Bacterial-nanostructure interactions: The role of cell elasticity and adhesion forces

Aaron Elbourne, James Chapman, Amy Gelmi, Daniel Cozzolino, Russell J. Crawford, Vi Khanh Truong

Research output: Contribution to journalArticlepeer-review

120 Citations (Scopus)


The attachment of single-celled organisms, namely bacteria and fungi, to abiotic surfaces is of great interest to both the scientific and medical communities. This is because the interaction of such cells has important implications in a range of areas, including biofilm formation, biofouling, antimicrobial surface technologies, and bio-nanotechnologies, as well as infection development, control, and mitigation. While central to many biological phenomena, the factors which govern microbial surface attachment are still not fully understood. This lack of understanding is a direct consequence of the complex nature of cell-surface interactions, which can involve both specific and non-specific interactions. For applications involving micro- and nano-structured surfaces, developing an understanding of such phenomenon is further complicated by the diverse nature of surface architectures, surface chemistry, variation in cellular physiology, and the intended technological output. These factors are extremely important to understand in the emerging field of antibacterial nanostructured surfaces. The aim of this perspective is to re-frame the discussion surrounding the mechanism of nanostructured-microbial surface interactions. Broadly, the article reviews our current understanding of these phenomena, while highlighting the knowledge gaps surrounding the adhesive forces which govern bacterial-nanostructure interactions and the role of cell membrane rigidity in modulating surface activity. The roles of surface charge, cell rigidity, and cell-surface adhesion force in bacterial-surface adsorption are discussed in detail. Presently, most studies have overlooked these areas, which has left many questions unanswered. Further, this perspective article highlights the numerous experimental issues and misinterpretations which surround current studies of antibacterial nanostructured surfaces.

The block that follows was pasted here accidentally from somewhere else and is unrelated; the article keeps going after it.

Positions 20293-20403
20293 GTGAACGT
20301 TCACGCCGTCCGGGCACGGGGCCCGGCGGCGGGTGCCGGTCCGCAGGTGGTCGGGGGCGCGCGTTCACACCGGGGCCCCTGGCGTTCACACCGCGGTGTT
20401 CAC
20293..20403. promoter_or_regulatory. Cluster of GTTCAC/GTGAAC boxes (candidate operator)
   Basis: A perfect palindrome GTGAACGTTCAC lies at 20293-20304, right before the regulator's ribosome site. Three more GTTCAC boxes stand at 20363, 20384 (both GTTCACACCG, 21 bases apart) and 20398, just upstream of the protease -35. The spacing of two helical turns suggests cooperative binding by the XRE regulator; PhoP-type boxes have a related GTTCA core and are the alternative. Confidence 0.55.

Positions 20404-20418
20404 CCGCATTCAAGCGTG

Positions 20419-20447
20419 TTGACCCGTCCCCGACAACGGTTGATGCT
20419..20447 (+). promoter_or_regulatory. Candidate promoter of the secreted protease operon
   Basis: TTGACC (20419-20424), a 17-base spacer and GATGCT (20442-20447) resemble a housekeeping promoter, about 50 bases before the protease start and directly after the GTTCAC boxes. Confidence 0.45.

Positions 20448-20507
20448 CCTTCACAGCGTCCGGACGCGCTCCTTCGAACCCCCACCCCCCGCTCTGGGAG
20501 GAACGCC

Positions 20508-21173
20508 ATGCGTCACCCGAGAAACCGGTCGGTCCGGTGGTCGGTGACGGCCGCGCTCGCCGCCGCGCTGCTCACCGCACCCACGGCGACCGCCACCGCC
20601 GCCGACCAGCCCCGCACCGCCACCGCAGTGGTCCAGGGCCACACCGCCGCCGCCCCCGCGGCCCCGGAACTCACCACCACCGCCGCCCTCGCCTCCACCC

Original languageEnglish
Pages (from-to)192-210
Number of pages19
JournalJournal of Colloid and Interface Science
Publication statusPublished - 15 Jun 2019
Externally publishedYes


  • Adhesion
  • AFM
  • Bacteria
  • Biofilm
  • Cell-surface interactions
  • Membrane rigidity
  • Microbial adsorption


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